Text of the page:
As seen in Profile Nos. 4 and 5 of the Profiles in Discrimination on this website, "Jan" and "Milo" both complained of sex discrimination, based on attraction. "Jan" and "Milo" were subject to repeated, unwanted sexual advances. On the other hand, Profile 6 shows us that "Julio" was sexually harassed, based on a theory of repulsion.
Recall that "Julio" was a male nurse—a field historically dominated by females. In the eyes of the female nurses and "Julio's" supervisors, "Julio" did not conform to gender stereotypes about males "manning up" with their physical strength. One of Julio's harrasing supervisors was a female and the other male. Their disapproval and resulting harassment of "Julio" arose because of the belief that, as a male, "Julio" failed to conform to gender stereotypes. Both types of harassment are forms of sex discrimination, and they are prohibited under Title VII.
Title VII is not a general civility code, and simple teasing, off-hand comments, and isolated incidents (unless extremely serious) will usually not amount to discriminatory changes in the terms and conditions of employment.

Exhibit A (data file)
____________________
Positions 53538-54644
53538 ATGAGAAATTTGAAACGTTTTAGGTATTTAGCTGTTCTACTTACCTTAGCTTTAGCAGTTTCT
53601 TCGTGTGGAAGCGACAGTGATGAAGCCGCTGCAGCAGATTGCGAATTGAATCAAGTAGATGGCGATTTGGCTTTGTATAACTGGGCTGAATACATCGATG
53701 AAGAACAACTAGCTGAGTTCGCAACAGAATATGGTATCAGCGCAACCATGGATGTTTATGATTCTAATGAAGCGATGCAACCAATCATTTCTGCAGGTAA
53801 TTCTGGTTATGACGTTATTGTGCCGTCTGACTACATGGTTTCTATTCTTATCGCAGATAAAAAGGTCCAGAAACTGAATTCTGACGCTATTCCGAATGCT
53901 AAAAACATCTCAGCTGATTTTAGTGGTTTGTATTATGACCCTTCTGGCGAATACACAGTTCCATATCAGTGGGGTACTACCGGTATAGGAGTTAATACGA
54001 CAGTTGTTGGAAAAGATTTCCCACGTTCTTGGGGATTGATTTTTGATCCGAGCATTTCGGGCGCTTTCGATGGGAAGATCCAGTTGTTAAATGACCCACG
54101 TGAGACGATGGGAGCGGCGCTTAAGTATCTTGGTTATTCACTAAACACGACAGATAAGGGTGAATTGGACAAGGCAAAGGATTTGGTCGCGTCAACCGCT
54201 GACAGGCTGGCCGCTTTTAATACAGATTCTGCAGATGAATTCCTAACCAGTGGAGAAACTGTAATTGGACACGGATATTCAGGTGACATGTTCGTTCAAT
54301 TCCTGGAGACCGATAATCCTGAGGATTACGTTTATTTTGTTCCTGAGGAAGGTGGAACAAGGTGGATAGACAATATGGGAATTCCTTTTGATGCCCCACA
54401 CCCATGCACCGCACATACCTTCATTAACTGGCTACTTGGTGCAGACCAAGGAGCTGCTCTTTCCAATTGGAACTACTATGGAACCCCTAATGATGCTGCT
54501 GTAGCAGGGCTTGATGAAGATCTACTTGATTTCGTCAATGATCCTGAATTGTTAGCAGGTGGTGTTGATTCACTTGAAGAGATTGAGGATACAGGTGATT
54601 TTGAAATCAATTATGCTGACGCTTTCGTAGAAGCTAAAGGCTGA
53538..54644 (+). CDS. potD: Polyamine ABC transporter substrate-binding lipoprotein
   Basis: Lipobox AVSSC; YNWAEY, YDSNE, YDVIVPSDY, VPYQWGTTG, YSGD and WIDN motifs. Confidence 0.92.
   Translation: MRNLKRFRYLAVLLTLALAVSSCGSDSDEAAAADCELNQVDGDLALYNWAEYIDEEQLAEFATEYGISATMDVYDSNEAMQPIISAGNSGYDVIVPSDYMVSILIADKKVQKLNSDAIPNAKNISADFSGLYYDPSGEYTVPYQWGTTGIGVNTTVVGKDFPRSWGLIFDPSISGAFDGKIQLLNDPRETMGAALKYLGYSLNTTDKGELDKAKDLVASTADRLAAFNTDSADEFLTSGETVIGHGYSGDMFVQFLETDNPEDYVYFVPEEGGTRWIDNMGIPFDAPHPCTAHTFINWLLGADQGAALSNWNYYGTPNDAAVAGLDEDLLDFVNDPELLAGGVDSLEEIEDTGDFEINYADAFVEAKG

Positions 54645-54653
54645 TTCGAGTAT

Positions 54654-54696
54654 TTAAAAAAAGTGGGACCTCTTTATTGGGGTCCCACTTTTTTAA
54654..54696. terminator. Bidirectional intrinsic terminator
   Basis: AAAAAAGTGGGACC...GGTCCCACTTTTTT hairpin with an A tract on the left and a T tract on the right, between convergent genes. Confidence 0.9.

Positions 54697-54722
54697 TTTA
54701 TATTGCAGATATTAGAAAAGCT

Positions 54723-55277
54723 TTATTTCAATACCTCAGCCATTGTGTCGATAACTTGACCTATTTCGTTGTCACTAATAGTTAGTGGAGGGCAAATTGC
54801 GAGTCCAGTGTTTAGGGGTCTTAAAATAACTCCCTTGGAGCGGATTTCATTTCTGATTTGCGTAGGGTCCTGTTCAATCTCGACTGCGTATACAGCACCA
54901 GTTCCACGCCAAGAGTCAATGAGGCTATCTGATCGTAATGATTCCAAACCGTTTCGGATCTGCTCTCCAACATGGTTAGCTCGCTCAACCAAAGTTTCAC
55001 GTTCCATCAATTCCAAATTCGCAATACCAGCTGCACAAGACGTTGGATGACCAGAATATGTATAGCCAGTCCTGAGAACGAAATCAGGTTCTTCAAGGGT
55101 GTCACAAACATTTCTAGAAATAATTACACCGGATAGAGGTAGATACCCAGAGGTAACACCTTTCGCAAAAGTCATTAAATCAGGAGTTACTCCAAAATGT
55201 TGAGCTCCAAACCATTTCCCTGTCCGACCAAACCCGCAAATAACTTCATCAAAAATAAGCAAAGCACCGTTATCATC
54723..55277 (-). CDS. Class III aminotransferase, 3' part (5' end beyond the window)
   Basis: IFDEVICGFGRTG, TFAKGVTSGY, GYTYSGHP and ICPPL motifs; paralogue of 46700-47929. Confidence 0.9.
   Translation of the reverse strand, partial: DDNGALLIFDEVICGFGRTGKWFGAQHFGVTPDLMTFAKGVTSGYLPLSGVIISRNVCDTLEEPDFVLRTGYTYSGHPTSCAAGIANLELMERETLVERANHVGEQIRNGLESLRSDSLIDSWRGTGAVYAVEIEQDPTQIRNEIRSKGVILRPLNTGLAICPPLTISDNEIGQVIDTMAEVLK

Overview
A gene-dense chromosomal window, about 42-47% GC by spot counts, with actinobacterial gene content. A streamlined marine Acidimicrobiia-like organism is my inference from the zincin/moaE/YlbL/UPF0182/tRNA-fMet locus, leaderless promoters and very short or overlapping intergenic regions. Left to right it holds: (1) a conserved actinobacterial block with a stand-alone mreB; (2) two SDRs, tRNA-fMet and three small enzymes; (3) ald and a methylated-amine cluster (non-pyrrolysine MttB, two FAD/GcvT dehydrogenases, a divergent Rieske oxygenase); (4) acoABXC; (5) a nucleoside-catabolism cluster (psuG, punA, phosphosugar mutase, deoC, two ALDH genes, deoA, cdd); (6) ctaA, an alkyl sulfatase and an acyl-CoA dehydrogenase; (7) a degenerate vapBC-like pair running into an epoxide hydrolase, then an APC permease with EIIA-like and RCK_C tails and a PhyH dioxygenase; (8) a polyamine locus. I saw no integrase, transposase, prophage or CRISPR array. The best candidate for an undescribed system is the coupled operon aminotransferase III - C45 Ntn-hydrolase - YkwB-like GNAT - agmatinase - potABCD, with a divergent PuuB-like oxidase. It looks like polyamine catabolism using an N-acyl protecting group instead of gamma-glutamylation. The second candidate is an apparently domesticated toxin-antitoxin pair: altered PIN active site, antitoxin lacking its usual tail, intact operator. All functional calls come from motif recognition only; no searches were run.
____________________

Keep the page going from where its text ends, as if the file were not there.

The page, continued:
Hostile work environments don't need to linger on and on. Put an end to them. The law is on your side. If you or someone you know is the victim of a hostile work environment based on sex, please call us at 775.853.9455 to talk about this.
Title VII of the Civil Rights Act of 1964 also prohibits employers who have 15 or more employees from discriminating against a job applicant or an employee, on the basis of his or her:
Sometimes, employers act out on prejudices against workers born in foreign countries. If you were not born in America, and are being treated badly because of this fact, then your employer might be breaking the law.